Cholelithiasis in hamsters: Effects of cholic acid and calcium on gallstone formation

Bertram I. Cohen, Naoyuki Matoba, Erwin H. Mosbach, Richard J. Stenger, Charles K. McSherry

Research output: Contribution to journalArticlepeer-review

3 Scopus citations

Abstract

Dietary cholic acid (0.1%) and/or calcium (2.6% as calcium carbonate) were added to a semipurified diet containing cholesterol and ethynyl estradiol to determine whether the incidence of pigment and/or cholesterol gallstones would be changed. Male golden Syrian hamsters were fed the experimental diets for 96 days (Group 1, control; Group 3, cholic acid plus calcium) or only an average of 60 days (Group 2, 0.1% cholic acid). Animals in Group 2 became ill (weight loss, low food intake, diarrhea) possibly due to cholic acid (or deoxycholic acid) toxicity. Cholesterol gallstones and crystals were absent in all experimental groups. The incidence of pigment gallstones was: control, Group 1, 12/16; 0.1% cholic acid, Group 2, 3/13; and 0.1% cholic acid plus calcium, Group 3, 11/22. Cholic acid with or without calcium produced an elevation of both liver and plasma cholesterol: Group 2, 80.1 mg/g and 501 mg/dl; Group 3, 103.7 mg/g and 475 mg/dl vs Group 1, 65 mg/g and 209 mg/dl, respectively. The lithogenic indices of the bile were lower in Groups 2 and 3 compared to Group 1, controls, 0.45 and 0.58 vs 1.16, respectively. The extent of the portal tract pathology could not be correlated with the presence or absence of pigment gallstones or with the levels of lithocholic acid in the hamster bile. In summary, when semipurified diets were supplemented with ethynyl estradiol and cholic acid, with and without calcium supplementation, no cholesterol gallstones formed and the incidence of pigment gallstones was not altered.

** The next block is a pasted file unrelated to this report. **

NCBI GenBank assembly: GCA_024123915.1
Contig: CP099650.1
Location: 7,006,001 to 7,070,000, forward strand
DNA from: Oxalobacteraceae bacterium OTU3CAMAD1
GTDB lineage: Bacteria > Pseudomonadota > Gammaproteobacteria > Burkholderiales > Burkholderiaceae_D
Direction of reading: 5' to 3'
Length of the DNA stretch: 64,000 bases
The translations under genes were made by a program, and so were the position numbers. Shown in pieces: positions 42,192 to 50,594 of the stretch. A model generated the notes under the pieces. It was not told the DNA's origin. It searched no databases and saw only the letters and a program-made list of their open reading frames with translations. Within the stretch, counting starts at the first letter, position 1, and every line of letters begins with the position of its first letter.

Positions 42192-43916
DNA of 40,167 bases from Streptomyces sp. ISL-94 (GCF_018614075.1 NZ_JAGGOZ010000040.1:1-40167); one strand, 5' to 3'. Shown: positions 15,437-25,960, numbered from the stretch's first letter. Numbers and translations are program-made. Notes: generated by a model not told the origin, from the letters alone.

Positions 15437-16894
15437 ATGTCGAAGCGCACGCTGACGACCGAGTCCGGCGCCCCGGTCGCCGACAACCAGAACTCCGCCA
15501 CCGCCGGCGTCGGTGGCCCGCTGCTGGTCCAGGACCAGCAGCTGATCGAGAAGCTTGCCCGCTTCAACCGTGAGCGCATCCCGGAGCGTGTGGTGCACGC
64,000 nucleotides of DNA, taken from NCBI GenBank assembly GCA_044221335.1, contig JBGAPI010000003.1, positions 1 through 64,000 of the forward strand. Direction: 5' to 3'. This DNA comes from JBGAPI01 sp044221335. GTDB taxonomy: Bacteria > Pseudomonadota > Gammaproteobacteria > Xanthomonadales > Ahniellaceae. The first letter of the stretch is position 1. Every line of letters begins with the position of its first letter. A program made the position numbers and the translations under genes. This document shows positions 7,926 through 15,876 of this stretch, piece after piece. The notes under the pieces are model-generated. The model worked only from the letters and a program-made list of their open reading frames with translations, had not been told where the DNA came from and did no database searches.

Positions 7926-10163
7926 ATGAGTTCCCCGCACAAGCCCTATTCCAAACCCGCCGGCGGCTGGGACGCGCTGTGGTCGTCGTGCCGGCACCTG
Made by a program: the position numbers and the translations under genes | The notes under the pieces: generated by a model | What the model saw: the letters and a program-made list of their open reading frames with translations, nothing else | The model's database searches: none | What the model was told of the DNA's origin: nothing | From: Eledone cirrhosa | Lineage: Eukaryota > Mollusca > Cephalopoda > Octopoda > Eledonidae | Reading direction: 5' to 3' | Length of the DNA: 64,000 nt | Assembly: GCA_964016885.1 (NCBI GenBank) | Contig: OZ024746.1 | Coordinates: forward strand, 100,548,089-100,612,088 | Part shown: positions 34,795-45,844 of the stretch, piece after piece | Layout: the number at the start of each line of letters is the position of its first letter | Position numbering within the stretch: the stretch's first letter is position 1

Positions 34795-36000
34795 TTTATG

Original languageEnglish
Pages (from-to)482-487
Number of pages6
JournalLipids
Volume24
Issue number6
DOIs
StatePublished - Jun 1989

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